Salmon Store is the first recipient of Idaho’s Food and Health Funding Initiative

The Mountain Harvest Community Market It will receive nearly $105,000 in grant funding to improve access to healthy foods in Salmon, Idaho, the U.S. Department of Agriculture’s Office of Rural Development in Idaho announced this month.

The grant was made on behalf of the US Department of Agriculture’s Food and Health Funding Initiative.

The Healthy Food Financing Initiative aims to improve access to healthy foods in underserved areas, create and maintain quality jobs and revitalize low-income communities,” the USDA Rural Development website reported. The program aims to build a more equitable diet that supports the health and economic vitality of all Americans.

With a population of just over 3,000 people, salmon residents enjoy the city’s mountainous and river landscapes. However, the town’s rural location limits the types of foods that reach the community.

The USDA Food Access Research Atlas shows areas in Idaho where access to healthy food is difficult. The areas colored in orange are low-income census areas where a large percentage of the population have to travel more than 10 miles to reach the nearest supermarket.

The grant is one of many efforts to improve access to healthy foods, especially in low-income places and few grocery stores — places often called “food deserts.”

One of the three census areas in Lemhi County, where the salmon is located, has low-income residents and is at least a 10-mile drive from the nearest supermarket, according to the USDA Food Access Research Atlas.

Jessica Henroid, owner of Mountain Harvest Community Marketplace and grantee, said salmon residents sometimes have to drive long distances to find healthy food options.

“Shipping goods to salmon costs a lot of money,” Henroid said. “We try to buy as local as possible because we’re two and a half hours away from major cities like Idaho Falls and Missoula.”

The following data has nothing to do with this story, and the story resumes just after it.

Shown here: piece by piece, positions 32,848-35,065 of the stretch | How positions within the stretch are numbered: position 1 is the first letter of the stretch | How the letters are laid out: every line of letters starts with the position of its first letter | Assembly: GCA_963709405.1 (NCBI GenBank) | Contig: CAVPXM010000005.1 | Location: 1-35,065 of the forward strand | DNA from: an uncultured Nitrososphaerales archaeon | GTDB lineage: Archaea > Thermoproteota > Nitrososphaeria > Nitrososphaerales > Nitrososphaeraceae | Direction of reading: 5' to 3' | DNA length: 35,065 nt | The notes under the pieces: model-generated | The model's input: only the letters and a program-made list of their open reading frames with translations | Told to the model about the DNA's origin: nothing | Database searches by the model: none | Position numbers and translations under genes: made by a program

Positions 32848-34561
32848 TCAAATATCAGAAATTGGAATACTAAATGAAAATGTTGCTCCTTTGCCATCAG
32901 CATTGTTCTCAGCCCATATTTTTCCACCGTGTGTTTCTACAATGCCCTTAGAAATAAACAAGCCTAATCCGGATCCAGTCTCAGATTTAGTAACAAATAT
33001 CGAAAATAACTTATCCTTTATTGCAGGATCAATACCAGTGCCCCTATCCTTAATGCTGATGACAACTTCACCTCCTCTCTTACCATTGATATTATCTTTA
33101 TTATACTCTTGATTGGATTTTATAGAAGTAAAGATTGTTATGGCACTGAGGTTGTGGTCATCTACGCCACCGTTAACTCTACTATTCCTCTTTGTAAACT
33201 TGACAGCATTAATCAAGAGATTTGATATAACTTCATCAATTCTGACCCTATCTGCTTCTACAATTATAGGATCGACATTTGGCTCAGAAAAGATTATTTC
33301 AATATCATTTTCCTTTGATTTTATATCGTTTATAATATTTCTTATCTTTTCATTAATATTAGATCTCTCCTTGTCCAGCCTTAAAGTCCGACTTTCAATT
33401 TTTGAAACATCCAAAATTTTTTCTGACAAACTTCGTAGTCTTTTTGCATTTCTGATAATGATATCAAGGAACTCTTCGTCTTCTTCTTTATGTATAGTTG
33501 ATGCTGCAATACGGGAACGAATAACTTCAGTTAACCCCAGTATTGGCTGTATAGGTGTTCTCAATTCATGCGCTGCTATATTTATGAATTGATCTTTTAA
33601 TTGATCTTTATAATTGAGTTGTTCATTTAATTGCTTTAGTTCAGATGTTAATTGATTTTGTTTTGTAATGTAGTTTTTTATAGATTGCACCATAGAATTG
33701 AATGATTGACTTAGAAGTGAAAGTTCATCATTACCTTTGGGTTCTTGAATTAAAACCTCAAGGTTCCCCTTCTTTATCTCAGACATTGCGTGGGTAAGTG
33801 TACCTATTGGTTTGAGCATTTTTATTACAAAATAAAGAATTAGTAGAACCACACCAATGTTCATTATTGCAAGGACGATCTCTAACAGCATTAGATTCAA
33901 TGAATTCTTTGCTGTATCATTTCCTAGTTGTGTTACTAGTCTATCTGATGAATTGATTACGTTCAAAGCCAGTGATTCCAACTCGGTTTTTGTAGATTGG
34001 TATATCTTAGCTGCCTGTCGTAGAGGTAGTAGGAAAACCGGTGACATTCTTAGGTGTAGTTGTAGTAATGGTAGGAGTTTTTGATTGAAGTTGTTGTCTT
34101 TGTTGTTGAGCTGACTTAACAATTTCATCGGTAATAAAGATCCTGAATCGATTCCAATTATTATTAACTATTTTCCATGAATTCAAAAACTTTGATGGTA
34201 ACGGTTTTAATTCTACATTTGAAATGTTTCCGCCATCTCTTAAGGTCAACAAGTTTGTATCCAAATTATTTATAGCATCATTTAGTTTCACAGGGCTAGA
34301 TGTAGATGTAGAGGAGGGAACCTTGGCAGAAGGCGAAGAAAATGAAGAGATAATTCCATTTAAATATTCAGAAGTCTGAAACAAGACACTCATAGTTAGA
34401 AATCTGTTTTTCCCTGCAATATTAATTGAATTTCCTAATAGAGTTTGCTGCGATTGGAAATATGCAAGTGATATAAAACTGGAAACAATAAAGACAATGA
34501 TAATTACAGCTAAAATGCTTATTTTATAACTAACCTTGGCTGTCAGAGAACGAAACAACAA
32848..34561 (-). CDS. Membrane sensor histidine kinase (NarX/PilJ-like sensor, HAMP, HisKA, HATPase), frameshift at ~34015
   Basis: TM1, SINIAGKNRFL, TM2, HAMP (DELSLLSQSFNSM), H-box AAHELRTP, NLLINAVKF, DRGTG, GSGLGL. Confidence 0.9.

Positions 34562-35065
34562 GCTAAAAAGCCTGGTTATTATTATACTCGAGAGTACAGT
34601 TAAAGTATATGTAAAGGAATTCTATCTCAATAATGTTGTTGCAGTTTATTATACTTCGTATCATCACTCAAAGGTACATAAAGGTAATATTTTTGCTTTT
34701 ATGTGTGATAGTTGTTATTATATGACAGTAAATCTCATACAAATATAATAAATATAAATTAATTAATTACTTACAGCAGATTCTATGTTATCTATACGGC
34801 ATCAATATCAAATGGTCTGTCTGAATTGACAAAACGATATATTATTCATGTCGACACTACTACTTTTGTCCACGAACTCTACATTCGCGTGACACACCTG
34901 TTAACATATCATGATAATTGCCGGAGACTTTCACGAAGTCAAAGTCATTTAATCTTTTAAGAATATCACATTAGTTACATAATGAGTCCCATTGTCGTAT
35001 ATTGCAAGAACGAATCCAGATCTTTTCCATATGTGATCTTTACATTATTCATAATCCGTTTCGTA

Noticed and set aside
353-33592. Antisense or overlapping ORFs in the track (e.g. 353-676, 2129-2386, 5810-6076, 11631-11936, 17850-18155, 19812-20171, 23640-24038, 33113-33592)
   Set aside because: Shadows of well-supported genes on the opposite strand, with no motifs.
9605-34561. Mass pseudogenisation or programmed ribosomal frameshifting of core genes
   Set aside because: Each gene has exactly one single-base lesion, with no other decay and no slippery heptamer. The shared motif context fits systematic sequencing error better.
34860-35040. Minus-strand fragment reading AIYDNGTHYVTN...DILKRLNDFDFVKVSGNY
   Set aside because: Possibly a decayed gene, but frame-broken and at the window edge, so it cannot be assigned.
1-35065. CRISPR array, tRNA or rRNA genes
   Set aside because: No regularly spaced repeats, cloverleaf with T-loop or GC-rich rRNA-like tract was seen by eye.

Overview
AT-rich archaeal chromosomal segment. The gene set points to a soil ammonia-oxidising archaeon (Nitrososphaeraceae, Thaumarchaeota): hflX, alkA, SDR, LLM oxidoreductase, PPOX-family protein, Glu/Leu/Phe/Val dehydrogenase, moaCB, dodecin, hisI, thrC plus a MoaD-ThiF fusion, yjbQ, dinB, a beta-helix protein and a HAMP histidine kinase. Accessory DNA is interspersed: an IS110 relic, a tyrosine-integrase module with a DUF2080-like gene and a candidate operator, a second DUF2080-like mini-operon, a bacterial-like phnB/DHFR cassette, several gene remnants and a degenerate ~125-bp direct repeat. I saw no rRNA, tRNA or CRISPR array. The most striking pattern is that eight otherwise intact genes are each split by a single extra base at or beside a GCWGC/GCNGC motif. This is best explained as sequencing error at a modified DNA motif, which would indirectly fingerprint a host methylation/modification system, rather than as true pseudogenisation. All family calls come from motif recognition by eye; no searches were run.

Henroid and her husband moved to Salmon from Missouri with the goal of starting a health food store. The couple has partnered with Swift River Farm Organic vegetable farm To provide locally grown fruits and vegetables to salmon residents.

The Mountain Harvest Community Market opened its doors in June 2020 and has since fostered a close relationship with the residents.

As market owners, Henroid and her husband hope to use the grant to ease the financial burden residents face trying to find healthy foods.

“You have to pay more for healthy foods, so we’ll use the grant to lower our prices to make it more affordable for customers,” she said. “We also want to expand our store and add more coolers and air conditioners.”

The Mountain Harvest Community Market is the first organization to receive a grant from the Food and Health Funding Initiative in Idaho.

“This program has funded millions of dollars in many states across the country. So far Idaho hasn’t been one of them, but we desperately need it here. Hopefully, this will be the first of many rural communities in Idaho that will continue to benefit from public-private partnerships,State Director of Rural Development at the US Department of Agriculture Rudy Soto said.

Henroid said that Idaho companies considering applying for the grant should consider the importance of helping the community improve.

“Don’t be afraid of the grant process,” she said. “It’s a lot of time and work, but it’s totally worth it. It’s very important that we do what we can to lower prices and bring more diversity to customers. I think people should just step up and take advantage of this opportunity to improve their city and community, because I’m so glad we did” .

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